J. Richard Middleton, Professor of Biblical Worldview and Exegesis, Northeastern Seminary at Roberts Wesleyan College
Why do you love teaching and researching about the OT/HB?
I find the Old Testament to be rich, complex, and textured—in its literature, its theology, and its earthy spirituality. The literature is so varied (from creation texts to prayers of lament, from wisdom treatises to narratives about the ancestors of Israel and the rise and fall of the monarchy), it’s impossible to get bored with it. One of the great challenges for those who teach the Old Testament is that it is impossible to “master” it. You develop various areas of expertise, but there is always so much more that you have to learn.
The earthiness of the Old Testament is also a great antidote to some of the otherworldly spirituality that has become embedded in the history of the church. Since the Old Testament was the Scripture of Jesus, Paul, and the early church, it was the story and symbolic world in terms of which they mapped their lives and God’s plan of redemption for the ages. This means that it is essential for us to understand the worldview of the Old Testament, since it shapes the New Testament in a fundamental way. So my study of the Old Testament has led me to become a better reader of the New Testament.
What is one “big idea” in your scholarship?
I think I have two big ideas, or at least two emphases, that I hope I have been able to communicate in my teaching and writing. When I started teaching at Northeastern Seminary, the Dean suggested I take the title Professor of Biblical Worldview and Exegesis, since these were my twin emphases.
The first emphasis that I want to communicate is the big picture, the story of the Bible from creation to eschaton, which is the story that ought to make sense of our lives (the trouble is that many in the church have “lost the plot”). So the big picture can help reorient the church to its vocation (the missio Dei), how it is called to contribute to the unfolding of God’s purposes for the world God loves. For me, this has meant a focus (initially, at least) on creation texts, whether in Genesis, the Psalms, Job, or the prophetic literature. Creation is the founding moment of the biblical story and studying these texts helps us see God’s original intentions for humanity and the world, which have something to say about the telos or goal of salvation.
The other big idea that I want to communicate (and model) is that careful reading of the biblical text yields wonderful theological and ethical results. I’ve tried to show precisely that in exegesis courses that I teach on Genesis, Samuel, Job, and the Psalms. This means reading with an inquiring mind, wondering why the text says what it does, and why it says it in the way that it does. It means bringing the entirety of who we are to the study of the Bible, including our hopes, our doubts, our assumptions, our questions, and being willing to challenge the text—so long as we are willing to be challenged in response. The Bible is not a safe book; it can radically change us.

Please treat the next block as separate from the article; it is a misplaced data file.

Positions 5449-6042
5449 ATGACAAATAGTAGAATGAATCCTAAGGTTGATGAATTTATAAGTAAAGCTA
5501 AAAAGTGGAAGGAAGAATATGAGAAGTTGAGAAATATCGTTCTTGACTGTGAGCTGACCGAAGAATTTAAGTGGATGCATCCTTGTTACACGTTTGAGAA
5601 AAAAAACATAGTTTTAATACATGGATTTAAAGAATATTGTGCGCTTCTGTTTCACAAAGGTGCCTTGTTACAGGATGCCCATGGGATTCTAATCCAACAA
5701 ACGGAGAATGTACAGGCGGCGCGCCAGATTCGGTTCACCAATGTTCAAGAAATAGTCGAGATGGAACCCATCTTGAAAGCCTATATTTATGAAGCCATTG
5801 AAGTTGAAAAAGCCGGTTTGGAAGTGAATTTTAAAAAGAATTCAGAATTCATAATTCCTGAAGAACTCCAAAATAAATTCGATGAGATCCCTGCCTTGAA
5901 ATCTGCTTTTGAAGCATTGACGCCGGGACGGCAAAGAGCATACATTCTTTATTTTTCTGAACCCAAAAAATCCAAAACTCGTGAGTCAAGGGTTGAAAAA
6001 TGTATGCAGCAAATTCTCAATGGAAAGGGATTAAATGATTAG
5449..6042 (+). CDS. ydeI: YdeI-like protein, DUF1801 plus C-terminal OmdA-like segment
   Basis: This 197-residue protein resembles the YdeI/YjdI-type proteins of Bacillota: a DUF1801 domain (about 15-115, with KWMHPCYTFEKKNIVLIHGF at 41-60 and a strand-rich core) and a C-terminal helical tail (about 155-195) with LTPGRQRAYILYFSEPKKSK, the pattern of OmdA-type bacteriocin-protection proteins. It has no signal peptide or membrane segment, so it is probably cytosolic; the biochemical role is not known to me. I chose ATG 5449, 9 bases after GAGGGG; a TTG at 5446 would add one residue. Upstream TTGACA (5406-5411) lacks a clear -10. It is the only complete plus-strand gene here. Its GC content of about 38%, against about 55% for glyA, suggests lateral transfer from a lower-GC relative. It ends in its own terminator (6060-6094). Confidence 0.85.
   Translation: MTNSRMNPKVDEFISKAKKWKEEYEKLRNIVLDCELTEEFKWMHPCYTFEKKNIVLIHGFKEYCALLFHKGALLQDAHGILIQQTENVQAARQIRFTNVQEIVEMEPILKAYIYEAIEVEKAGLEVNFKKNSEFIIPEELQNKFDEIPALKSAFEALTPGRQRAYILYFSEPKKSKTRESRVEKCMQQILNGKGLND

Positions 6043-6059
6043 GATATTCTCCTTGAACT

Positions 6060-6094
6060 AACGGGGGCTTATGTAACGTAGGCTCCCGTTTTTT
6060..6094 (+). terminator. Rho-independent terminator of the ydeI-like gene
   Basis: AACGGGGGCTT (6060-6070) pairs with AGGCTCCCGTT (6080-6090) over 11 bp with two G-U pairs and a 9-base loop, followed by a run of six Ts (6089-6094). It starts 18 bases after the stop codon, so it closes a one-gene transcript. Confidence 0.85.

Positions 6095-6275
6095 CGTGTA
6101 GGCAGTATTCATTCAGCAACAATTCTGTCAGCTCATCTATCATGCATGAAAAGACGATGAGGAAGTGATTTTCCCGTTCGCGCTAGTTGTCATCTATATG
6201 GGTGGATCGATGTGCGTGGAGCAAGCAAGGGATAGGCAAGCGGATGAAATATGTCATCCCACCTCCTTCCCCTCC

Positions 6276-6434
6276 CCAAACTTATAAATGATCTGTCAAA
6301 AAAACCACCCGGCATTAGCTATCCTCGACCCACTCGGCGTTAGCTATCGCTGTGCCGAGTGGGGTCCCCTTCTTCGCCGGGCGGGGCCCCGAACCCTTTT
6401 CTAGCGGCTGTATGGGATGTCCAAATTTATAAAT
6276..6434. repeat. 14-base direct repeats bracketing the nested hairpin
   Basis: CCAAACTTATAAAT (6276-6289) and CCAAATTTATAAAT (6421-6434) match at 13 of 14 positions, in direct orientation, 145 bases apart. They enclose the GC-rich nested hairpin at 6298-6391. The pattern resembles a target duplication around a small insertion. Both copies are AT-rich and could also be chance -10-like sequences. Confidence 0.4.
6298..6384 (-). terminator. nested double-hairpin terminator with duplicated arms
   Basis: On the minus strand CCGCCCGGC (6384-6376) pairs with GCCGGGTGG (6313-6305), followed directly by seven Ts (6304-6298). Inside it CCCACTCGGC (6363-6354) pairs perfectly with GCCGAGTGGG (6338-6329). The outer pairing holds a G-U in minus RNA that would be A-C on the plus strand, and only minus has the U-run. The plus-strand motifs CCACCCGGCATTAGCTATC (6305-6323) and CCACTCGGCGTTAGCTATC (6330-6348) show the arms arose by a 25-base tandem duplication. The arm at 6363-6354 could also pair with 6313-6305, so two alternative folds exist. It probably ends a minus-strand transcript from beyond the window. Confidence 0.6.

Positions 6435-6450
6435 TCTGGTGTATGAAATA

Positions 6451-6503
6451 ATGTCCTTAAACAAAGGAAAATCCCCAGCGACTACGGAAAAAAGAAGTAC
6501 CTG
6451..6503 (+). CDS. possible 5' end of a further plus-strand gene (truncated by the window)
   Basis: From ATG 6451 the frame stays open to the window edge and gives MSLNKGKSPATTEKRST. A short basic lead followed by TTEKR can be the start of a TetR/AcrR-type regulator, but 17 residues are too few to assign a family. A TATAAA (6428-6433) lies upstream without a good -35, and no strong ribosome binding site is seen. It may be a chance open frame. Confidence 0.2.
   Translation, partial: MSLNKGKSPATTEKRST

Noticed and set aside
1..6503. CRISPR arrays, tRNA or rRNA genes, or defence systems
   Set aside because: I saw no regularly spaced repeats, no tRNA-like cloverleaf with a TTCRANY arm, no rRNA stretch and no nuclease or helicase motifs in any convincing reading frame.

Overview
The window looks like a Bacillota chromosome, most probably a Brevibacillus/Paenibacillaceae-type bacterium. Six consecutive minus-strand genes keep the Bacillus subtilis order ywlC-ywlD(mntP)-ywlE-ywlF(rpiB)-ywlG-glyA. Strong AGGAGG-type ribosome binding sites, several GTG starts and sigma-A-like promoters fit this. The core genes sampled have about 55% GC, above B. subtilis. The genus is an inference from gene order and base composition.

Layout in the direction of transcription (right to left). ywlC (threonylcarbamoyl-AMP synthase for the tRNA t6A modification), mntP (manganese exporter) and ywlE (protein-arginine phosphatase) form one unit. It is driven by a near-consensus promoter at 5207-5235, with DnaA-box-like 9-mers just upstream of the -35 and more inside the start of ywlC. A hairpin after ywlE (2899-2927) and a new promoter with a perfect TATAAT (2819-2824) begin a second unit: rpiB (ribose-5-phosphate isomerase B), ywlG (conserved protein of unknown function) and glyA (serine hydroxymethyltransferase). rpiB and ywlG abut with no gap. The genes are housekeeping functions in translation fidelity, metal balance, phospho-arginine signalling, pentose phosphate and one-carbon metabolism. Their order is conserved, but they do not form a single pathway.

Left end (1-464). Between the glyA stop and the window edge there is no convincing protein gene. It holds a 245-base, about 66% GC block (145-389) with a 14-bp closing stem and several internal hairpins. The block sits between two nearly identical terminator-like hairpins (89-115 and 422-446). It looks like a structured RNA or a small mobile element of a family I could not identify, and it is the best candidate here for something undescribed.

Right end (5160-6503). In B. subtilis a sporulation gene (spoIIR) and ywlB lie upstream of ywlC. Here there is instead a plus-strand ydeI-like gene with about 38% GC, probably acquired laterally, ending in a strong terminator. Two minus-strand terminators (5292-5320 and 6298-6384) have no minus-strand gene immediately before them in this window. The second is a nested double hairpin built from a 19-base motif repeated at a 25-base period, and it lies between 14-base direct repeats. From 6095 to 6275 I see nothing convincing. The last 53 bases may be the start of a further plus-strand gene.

Who is one of your academic heroes and why do you admire them?
My first academic hero is Walter Brueggemann. Although I haven’t always agreed with Brueggemann (I’ve written an article critical of his creation theology, and he graciously accepted my critiques), his attempt to bridge the gap from the ancient biblical text to the contemporary world has inspired me to try and do the same. He particularly opened up to me the riches of the prophetic literature and the Psalms.
What books were formative for you when you were a student? Why were they so important and shaping?
When I was an undergraduate theological student, I was profoundly affected by George Eldon Ladd, The Pattern of New Testament Truth. In that book Ladd tried to sketch the Synoptic pattern, the Johannine pattern, the Pauline pattern, and also to address the Old Testament pattern that undergirded the New Testament. Whether or not I would fully agree with his analysis of the New Testament today, his attempt to show both diversity and coherence in the New Testament text was very helpful. But most helpful of all was Ladd’s chapter called “The Background of the Pattern: Greek or Hebrew?” where he did detailed textual study of Plato, Philo, and the Old Testament to address whether the Old Testament pattern was human ascent from the world to God or God’s descent from heaven to earthly existence.
When I was a graduate theological student, it was Brueggemann’s books that deeply impacted me—first The Message of the Psalms: A Theological Commentary, then The Prophetic Imagination. I still assign them in courses.
Read Middleton’s Work
The Liberating Image: The Imago Dei in Genesis 1
A New Heaven and a New Earth: Reclaiming Biblical Eschatology
Follow Middleton Online
If you ran into me at SBL, and you didn’t want to talk about OT/HB studies, what would you want to talk about?
I would probably talk about music—especially reggae (both from my home country and “world reggae”) and the music of Bruce Cockburn and Leonard Cohen.
What is a research/writing project you are working on right now that you are excited about?
I am now finishing the final chapter of a book on the Aqedah (Genesis 22) for Baker Academic. It’s called: Abraham’s Silence: The Binding of Isaac, the Suffering of Job, and How to Talk Back to God. It’s a theology of prayer for a time of suffering, developed through interaction with biblical texts (the only way I know how to do theology).
Pre-release information (and book cover) on the Baker website